Thursday, November 9, 2017

Alaska Justice Information Center provides research necessary for evidence-based policy making

The Alaska Justice Information Center (AJiC) is well-positioned to provide Alaska policy makers and lawmakers with the information and research necessary to make evidence-based decisions, according to Brad Myrstol, AJiC director, in recent stories published in Alaska Business Monthly and Cordova Times.  AJiC released its first major report, the Alaska Results First Initiative, in October, and legislators have called upon Myrstol to provide information about crime rates numerous times this fall.

Nationally, and in Alaska, policy makers have historically relied upon "gut-feel" rather than data, according to Myrstol. That trend is changing and AJiC is making it possible for lawmakers to dig deeper and get the information they need to support policy decisions.  This year AJiC is building an integrated Alaska justice platform, a repository for justice data routinely collected by criminal justice agencies in Alaska. The platform will make it possible for AJiC to help answer the complex questions Alaska lawmakers face when creating justice policy for Alaskans.

--"How UAA’s Justice Information Center Is Using Data to Help Policymakers" by Catalina Myers.
Cordova Times (9 Nov 2017). (
Alaska Business Monthly (9 Nov 2017). (

Wednesday, November 8, 2017

Legal Ethics students participate in diversity luncheon

Students in Prof. Deb Periman's  Legal Ethics class A215 were invited to participate in the 2017 Diversity Luncheon titled: Diversity in Our Community: Stories Affecting Our Lives. Senior Justice Dana Fabe, Retired Alaska Supreme Court Justice, moderated the conversation between Shauna Hegna, President Koniag, Inc., Jo-Ann Chung, District Court Judge, Karina Waller, Executive Director, Ted Stevens Foundation, and Mark Kroloff, Principal, First Alaskan Capital Partner, LLC.

Tuesday, November 7, 2017

Alumni spotlight: Dominick Eubank, Justice '16, is APD patrol officer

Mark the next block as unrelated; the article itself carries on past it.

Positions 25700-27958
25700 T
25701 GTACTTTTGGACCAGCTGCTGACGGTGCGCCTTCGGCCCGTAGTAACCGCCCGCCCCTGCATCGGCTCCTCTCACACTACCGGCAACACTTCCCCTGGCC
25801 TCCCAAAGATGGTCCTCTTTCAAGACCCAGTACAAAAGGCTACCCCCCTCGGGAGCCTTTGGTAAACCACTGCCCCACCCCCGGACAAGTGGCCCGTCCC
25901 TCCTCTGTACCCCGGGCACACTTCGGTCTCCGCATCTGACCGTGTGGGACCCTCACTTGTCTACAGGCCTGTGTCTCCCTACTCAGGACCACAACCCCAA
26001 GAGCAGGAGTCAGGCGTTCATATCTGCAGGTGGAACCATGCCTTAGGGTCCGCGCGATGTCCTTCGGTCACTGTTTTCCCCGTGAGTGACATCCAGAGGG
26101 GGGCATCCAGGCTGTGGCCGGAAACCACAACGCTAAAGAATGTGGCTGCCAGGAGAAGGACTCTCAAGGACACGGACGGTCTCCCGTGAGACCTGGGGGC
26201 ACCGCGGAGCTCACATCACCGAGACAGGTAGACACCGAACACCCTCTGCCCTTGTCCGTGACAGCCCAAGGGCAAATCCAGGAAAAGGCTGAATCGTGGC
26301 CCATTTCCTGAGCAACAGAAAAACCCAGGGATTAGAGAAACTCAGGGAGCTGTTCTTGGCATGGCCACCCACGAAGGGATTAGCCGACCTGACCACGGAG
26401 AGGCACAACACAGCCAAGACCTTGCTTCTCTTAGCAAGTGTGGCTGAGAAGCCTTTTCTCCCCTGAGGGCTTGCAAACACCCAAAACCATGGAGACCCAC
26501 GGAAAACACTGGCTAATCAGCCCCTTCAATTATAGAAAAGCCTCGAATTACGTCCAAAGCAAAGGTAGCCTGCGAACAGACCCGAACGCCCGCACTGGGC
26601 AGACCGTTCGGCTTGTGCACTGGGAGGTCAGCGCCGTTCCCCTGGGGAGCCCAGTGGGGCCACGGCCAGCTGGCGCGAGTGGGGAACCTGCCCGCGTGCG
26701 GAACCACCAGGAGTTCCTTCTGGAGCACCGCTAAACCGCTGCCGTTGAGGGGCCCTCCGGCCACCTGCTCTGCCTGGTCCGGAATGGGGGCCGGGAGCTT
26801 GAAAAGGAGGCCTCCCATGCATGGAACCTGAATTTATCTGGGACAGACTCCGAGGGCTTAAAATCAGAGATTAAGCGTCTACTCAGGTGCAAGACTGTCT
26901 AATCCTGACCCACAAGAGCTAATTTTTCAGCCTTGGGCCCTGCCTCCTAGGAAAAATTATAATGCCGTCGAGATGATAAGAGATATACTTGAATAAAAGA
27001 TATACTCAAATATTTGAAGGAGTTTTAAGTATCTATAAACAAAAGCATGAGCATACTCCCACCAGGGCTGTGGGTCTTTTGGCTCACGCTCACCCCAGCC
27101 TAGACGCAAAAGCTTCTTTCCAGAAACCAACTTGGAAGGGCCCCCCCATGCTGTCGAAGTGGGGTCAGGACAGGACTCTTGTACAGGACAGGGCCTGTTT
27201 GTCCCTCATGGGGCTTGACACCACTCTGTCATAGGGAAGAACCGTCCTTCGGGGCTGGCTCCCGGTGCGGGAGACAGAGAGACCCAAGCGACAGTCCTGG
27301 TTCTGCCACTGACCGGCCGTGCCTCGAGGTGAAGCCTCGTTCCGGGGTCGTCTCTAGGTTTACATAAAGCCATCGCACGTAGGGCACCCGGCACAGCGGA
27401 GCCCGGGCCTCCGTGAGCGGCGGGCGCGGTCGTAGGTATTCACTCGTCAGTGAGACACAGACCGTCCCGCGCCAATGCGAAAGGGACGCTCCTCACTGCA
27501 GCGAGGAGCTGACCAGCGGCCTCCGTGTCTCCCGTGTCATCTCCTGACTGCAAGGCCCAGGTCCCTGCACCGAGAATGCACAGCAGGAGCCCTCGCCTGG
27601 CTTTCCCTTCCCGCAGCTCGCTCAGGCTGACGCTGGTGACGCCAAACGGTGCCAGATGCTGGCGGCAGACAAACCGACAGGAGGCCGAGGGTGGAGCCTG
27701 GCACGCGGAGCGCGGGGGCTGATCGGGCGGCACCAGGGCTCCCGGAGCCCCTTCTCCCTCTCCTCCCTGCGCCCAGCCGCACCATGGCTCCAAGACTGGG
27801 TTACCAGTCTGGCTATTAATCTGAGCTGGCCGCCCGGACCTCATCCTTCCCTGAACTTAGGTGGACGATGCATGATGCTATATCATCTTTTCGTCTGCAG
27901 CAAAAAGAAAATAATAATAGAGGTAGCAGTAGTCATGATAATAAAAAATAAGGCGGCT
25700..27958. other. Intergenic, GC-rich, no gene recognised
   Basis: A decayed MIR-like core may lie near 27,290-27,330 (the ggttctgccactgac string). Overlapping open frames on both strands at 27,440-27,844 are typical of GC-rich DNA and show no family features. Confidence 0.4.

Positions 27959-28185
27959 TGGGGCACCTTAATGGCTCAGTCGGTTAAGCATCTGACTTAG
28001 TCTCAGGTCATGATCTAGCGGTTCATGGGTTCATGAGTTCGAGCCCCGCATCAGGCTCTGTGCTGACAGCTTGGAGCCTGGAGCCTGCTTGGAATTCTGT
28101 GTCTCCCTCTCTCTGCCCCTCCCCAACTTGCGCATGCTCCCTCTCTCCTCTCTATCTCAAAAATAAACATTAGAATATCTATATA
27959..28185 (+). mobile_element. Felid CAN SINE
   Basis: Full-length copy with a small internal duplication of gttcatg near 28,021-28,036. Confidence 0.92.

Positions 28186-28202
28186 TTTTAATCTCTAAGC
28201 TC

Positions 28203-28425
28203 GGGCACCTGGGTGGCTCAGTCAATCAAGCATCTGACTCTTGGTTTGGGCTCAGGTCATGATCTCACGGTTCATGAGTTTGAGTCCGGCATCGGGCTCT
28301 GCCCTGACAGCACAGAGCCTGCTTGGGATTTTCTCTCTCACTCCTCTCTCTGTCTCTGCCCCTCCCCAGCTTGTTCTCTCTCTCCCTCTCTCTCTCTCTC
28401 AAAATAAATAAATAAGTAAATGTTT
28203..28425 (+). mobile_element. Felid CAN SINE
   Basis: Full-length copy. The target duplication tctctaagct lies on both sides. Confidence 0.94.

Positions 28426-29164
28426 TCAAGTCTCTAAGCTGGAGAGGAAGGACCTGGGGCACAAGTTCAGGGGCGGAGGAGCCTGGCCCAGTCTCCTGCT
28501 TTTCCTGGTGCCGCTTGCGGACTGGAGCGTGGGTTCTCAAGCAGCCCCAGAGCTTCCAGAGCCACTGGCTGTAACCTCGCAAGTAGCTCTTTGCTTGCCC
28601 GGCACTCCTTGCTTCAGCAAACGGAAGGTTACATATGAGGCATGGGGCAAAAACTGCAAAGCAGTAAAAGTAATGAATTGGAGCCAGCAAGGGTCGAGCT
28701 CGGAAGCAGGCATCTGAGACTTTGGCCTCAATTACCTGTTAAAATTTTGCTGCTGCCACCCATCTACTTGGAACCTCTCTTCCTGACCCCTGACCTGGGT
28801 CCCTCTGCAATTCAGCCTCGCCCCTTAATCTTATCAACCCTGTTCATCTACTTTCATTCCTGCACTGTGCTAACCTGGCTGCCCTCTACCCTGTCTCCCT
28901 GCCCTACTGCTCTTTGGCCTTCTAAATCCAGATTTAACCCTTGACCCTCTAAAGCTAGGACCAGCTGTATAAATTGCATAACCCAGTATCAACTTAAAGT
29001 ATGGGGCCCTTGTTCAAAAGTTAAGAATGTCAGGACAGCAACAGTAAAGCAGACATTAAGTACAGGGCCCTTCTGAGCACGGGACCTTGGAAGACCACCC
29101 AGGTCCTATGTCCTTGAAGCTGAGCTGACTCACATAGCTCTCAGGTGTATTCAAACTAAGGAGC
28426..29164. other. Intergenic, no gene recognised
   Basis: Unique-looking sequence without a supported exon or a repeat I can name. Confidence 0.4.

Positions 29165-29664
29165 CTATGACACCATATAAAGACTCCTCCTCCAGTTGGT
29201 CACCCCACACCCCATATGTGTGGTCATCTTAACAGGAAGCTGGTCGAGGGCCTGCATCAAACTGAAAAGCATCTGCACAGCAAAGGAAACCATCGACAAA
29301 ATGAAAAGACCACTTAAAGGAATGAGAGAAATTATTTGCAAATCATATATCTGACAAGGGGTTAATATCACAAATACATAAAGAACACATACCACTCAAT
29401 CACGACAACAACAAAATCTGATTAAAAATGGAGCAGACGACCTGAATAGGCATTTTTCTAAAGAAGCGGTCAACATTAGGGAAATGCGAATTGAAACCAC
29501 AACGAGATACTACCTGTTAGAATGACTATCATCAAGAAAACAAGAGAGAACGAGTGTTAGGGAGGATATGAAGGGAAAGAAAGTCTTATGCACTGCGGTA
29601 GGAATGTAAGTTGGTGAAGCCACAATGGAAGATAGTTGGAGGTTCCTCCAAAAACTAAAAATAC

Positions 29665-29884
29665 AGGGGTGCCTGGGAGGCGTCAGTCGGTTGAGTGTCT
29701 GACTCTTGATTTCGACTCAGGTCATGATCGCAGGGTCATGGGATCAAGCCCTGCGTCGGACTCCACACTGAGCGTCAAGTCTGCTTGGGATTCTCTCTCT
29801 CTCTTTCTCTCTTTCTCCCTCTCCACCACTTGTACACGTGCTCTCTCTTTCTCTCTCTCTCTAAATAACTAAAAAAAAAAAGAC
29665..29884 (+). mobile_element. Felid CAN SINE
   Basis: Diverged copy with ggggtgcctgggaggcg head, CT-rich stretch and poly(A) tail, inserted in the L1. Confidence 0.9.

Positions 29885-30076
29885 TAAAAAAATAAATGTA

APD Patrol Officer Dominick Eubank
Dominick Eubank, double major in Justice and History, 2016, is a Patrol Officer with the Anchorage Police Department (APD). Dominick entered the Police Academy in June 2016, a month after graduating from UAA. He completed the Academy in December 2016 and also completed  Field Training between December 2016  and April 2017.

The responsibilities of Dominick's job include investigating person and property crimes at the patrol level. The crimes Dominick investigates range from misdemeanors to felonies and include theft, assault, and domestic violence. He also responds to violent  crimes such as homicide and robbery prior to detectives being involved.

Thursday, November 2, 2017

Random Reamey joins AJiC as research professional

Random Reamey
Random Reamey, new AJiC research professional.
Please join us in welcoming Random Reamey to the UAA Justice Center. Random is a research professional in the Alaska Justice Information Center (AJiC). Prior to working at the Justice Center, Random was a research professional and graduate research assistant at the Institute of Social and Economic Research (ISER). At ISER he analyzed data from the American Community Survey and other sources to analyze how potential tax options used to balance the Alaska state budget would impact children and families in urban and rural Alaska. This included an analysis of the impact of the Permanent Fund Dividend on Alaskan households. Random began working at ISER as a First Alaskans Institute Intern as part of his undergraduate business degree and continued working there after graduating with a B.B.A. in Economics from UAA in summer 2016. He is currently enrolled in the M.B.A. program at UAA and is interested in business intelligence. Research and analysis for AJiC is similar to the research and analysis in business, according to Random. Decision makers in both fields require good data and analysis in order to make the best decisions possible.

Myrstol presents crime data to House Finance

slide presentation